Would suit men or women of any age who just love a great story, brilliantly told. It’s about two young men, mercenaries in the American Civil War, one of whom is an Irish immigrant, who find love amidst the horror, carnage, poverty and degradation. It’s graphic and hard-hitting but also tender and moving. Shouldda won the Man Booker IMHO.

 

 

 

Photo 11-10-2017, 12 45 36Elmet by Fiona Mozley

For lovers of Yorkshire who like their fiction a bit dark. Shortlisted for the Man Booker but sadly did not win. Daniel lives with his father, a bare-knuckle fighter, and his sister Cathy in an isolated rural home they built themselves, life takes a very dramatic turn when they are threatened by the local landowner who bears a grudge against the family.

 

 

Eleanor Oliphant  Eleanor Oliphant is Completely Fine by Gail Honeyman

For anyone interested in mental health issues. A fine first novel, which has rightly won many plaudits. Eleanor is our narrator, an unusual and vulnerable young woman who struggles to find her place in the world and conform to social norms. At times funny, at others heart-breaking, it’s a cracking read.

 

 

The Power img2The Power by Naomi Alderman

A great book for strong women who would like to turn the gender tables! Winner of this years Bailey’s Women’s Prize for Fiction, it’s a brilliant satire on what it might be like if women ran the world. In this powerful commentary on gender politics, the world’s women find they have a physical ability to injure, kill and therefore control men with an electrical charge. Imaginative and original.

 

 

More in Common img Jo Cox: More in Common by Brendan Cox

For campaigners and humanitarians. Written by the widower of the late Jo Cox MP, brutally murdered in her Yorkshire constituency by a Far Right Extremist, this account of the woman and her values, not only gives an insight into the life of this extraordinary politician, but is also a reminder of what it is to be human.

 

 

 

Stay-with-Me img Stay With Me by Ayobami Adebayo

For anyone fascinated by the tussle between modernity and tradition or for lovers of Africa. Set in Nigeria in the 1980s, this novel is a story about Yejide and Akin, an infertile couple and the pressures that places on their relationship. Moving and brilliantly plotted.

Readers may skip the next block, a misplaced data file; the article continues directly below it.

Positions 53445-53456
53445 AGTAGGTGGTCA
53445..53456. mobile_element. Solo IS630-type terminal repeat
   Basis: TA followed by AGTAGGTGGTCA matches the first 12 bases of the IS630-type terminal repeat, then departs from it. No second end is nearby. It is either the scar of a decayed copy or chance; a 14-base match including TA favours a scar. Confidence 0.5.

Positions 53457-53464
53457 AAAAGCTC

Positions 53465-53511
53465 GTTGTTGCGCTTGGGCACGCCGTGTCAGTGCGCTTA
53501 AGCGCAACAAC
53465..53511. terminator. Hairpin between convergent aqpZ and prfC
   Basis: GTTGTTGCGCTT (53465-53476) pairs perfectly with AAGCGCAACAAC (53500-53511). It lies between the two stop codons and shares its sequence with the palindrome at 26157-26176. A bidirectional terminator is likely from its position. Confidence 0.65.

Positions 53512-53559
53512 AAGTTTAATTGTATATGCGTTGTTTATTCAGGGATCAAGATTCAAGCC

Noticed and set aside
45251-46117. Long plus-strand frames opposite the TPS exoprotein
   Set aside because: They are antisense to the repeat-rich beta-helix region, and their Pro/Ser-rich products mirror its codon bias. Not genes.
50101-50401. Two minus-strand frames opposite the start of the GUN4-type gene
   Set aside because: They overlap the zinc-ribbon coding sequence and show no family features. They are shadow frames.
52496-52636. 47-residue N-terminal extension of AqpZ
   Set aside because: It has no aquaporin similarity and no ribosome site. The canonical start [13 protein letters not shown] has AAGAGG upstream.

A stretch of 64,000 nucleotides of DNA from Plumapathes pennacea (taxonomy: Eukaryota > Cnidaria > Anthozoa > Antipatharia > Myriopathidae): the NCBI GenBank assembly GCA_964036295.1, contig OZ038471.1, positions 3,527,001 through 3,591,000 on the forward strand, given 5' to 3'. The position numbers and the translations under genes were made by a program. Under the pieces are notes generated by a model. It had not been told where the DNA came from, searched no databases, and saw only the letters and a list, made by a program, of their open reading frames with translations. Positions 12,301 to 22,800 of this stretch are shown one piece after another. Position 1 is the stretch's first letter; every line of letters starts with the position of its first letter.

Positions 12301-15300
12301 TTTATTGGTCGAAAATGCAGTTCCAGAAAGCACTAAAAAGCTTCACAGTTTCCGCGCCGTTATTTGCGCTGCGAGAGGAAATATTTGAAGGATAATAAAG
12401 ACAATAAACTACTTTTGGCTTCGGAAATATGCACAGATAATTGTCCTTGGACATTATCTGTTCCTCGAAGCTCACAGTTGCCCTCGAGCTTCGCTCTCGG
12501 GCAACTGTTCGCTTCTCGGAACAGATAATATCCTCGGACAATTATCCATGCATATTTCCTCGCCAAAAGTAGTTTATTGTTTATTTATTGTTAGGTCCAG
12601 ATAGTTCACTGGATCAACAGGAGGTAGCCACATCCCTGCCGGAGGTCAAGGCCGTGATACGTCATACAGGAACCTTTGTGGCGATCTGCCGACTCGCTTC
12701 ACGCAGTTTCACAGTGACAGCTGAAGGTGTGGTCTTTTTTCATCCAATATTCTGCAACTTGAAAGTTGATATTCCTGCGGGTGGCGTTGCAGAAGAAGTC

The Essex Serpent img The Essex Serpent by Sarah Perry

For natives of Essex or London or those who like a grown-up mystery story. Newly-widowed Cora Seaborne moves to a small Essex village with her autistic son, and strikes up a deep friendship with the local vicar, Will Ransome, over a mutual fascination with archaeology and in particular a local legend about a serpent who blights the lives of the inhabitants. It explores the conflict between science and religion, reason and superstition at the end of the 19th century, and the nature of love in all its forms.

 

I’ve just realised that all of these books explore the many types of love. Perfect for this season!

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Book Review: “Eleanor Oliphant is Completely Fine” by Gail Honeyman

Eleanor Oliphant is what we would politely describe as quirky. She lives a fairly isolated lifestyle, seeing no friends or relatives. She lives alone in a flat where she was placed by Social Services after leaving the care system. She is a creature of habit, wearing identical clothes each day, and following habitual daily and weekly routines. She works, in the accounts department of a design company, but her lowly position seems out of kilter with her high intelligence. There is nothing especially remarkable about her quirkiness (apart from the fact that she drinks two bottles of vodka every weekend), but her habits mark her out from the usual crowd. In particular she eschews social interaction, is cool, often hostile, to her co-workers, looking down on them, never wears make up or gets her hair cut. She appears to others as someone who doesn’t make an effort, but through Eleanor’s eyes we observe some of the absurdities of ‘normal’ life and there are some real laugh-out-loud moments, for example, when Eleanor goes for a makeover at the department store.